WASHINGTON D.C. — Today, the Supreme Court struck down its 1992 Quill decision, which had limited states to collecting taxes from mail order catalog (and later online) retailers unless the retailer had a physical presence in that state sufficient to constitute a “substantial nexus.” Today’s 5-4 decision in South Dakota v. Wayfair does not declare constitutional the law passed in South Dakota, or any other state, requiring online retailers to collect and remit online sales taxes from out-of-state retailers that lack physical presence in-state. Instead, the Supreme Court vacated the South Dakota decision striking down the state’s 2016 law, effectively returning the issue to the trial court for further litigation on other aspects of Commerce Clause that the trial court did not need to consider when it enjoined enforcement of the law based on Quill alone. Chief Justice Roberts dissented, joined by three left-leaning Justices.
“Today’s decision is merely the beginning of years of costly litigation over states’ ability to tax online sales,” said TechFreedom President Berin Szóka. “For the last twenty-six years, the Internet has flourished because of the legal certainty created by Quill. Now, no retailer can know whether it must collect taxes, and smaller retailers face huge challenges. As Chief Justice Roberts notes, the majority ‘breezily disregards the costs that its decision will impose on retailers.’ The majority insists that software will fix the problem of calculating the correct state and local sales tax for every transaction, but with over 10,000 jurisdictions taxing similar products differently, the problem is nightmarishly complicated. The majority acknowledges that this burden might be large enough to make laws like South Dakota’s unconstitutional as applied to some small businesses or startups. Yet the majority offers no guidance as to where to draw that line. South Dakota’s law sets a minimum at 200 in-state transactions — a threshold so low it would sweep in all but the very tiniest of online retailers. Litigation will begin immediately, state-by-state, over how small is too small, the many other Commerce Clause questions not addressed by today’s decision, and whether the Internet Tax Freedom Act of 1998 already codified Quill.”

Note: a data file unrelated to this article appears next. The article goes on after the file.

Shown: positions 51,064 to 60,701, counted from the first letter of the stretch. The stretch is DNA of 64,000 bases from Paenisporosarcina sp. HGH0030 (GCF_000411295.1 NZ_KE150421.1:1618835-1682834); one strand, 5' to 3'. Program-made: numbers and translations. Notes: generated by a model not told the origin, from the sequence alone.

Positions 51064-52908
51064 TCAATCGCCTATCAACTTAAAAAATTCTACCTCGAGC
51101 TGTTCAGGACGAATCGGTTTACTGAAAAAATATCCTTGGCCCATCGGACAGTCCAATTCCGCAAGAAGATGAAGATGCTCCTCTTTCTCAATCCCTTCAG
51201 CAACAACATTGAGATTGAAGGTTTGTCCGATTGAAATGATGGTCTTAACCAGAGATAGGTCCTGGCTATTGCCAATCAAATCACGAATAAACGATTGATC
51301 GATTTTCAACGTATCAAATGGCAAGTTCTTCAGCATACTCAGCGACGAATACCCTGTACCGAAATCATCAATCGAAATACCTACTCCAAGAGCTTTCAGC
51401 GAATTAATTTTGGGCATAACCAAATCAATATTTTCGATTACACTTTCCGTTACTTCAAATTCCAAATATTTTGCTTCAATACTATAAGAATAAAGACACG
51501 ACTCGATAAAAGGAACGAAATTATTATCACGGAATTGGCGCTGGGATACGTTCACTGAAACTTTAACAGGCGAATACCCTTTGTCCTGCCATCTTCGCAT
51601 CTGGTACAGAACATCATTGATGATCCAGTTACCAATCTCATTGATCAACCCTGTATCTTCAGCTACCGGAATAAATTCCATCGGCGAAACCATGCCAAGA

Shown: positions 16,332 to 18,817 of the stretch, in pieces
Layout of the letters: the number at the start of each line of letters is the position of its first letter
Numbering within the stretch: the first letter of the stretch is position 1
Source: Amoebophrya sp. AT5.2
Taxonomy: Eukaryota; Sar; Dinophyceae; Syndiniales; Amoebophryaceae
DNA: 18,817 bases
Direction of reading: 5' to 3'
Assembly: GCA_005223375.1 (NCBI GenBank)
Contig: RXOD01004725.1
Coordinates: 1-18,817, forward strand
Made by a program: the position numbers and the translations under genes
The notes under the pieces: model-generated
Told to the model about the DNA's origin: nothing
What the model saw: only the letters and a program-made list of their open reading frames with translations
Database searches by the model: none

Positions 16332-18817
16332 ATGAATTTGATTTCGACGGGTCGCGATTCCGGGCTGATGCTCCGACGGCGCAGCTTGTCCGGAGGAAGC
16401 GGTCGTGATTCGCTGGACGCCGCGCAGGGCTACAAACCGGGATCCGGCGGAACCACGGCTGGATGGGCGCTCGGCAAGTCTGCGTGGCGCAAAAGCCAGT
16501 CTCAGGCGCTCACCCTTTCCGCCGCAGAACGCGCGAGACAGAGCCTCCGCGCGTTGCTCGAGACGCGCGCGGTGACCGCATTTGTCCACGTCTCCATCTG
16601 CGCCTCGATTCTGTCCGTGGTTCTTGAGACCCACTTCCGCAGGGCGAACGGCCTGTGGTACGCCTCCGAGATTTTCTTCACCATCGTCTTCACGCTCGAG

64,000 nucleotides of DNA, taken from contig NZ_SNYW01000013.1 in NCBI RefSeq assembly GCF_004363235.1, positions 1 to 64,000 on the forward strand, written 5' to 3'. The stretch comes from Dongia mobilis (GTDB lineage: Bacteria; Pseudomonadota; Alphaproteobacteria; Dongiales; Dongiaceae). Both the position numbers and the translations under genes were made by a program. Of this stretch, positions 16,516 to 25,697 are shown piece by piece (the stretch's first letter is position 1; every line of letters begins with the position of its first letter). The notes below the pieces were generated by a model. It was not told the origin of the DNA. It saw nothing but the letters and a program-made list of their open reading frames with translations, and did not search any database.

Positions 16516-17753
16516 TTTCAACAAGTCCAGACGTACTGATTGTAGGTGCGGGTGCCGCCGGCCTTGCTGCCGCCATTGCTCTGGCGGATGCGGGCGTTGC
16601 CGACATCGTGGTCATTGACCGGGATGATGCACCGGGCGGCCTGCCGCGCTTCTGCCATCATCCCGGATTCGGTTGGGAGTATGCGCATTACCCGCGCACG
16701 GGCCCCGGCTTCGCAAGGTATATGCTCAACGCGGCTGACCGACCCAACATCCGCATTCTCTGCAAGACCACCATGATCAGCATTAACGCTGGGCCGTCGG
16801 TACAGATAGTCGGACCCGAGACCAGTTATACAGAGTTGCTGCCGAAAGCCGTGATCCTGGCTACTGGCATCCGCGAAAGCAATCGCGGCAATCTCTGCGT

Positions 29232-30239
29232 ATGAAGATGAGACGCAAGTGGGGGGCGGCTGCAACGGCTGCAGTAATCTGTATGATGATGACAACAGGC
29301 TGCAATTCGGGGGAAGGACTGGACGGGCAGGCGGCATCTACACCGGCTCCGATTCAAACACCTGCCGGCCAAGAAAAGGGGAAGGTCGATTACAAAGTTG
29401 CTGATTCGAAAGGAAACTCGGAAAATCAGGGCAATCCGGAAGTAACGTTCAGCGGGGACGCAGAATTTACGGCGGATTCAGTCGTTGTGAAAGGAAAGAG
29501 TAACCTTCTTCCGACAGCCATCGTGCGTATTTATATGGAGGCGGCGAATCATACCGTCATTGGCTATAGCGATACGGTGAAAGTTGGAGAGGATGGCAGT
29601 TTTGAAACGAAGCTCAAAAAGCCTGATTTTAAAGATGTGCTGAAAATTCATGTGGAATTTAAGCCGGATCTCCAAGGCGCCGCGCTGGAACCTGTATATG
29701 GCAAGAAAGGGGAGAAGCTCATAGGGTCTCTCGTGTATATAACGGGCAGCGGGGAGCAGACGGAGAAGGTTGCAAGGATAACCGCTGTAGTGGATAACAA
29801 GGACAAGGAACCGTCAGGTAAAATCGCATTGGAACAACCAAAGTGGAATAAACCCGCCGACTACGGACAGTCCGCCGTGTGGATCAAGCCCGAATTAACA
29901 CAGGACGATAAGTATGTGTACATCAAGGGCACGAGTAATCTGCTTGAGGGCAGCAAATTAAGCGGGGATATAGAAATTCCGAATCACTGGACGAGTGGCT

“There is only one alternative to waiting years for the courts to resolve these questions: federal legislation,” continued Szóka. “The majority invites Congress to resolve these questions, while the Chief Justice repeatedly implores Congress to act, correctly noting that Congress is far more capable of resolving highly fact-dependent policy questions than the courts. Unfortunately, he may also be correct that, ‘by suddenly changing the ground rules, the Court may have waylaid Congress’s consideration of the issue.’ But lawmakers must not wait for the courts. They should reiterate what bipartisan Congressional majorities have said repeatedly by extending ITFA multiple times since 1998: states should not be allowed to burden activity that affects them only incidentally. The very borderlessness that has made the Internet so successful is in jeopardy.”
“If laws like South Dakota’s stand, consumers will pay more, not just in taxes but in compliance fees, legal uncertainty, and reduced competition,” concluded Szóka. “Small retailers can’t simply ‘nerd harder’ to comply. They’d need legal and compliance teams. Thus, a decision that many have lauded as protecting small retailers will actually have the opposite result: protecting the largest online retailers in America from mom-and-pop competition. Those large retailers already have widespread physical presence, such as distribution centers, and thus already collect online sales taxes. This means that state and local governments already collect 80% of the taxes they could without Quill — so cracking down on smaller retailers won’t actually do much to help states balance their books.”
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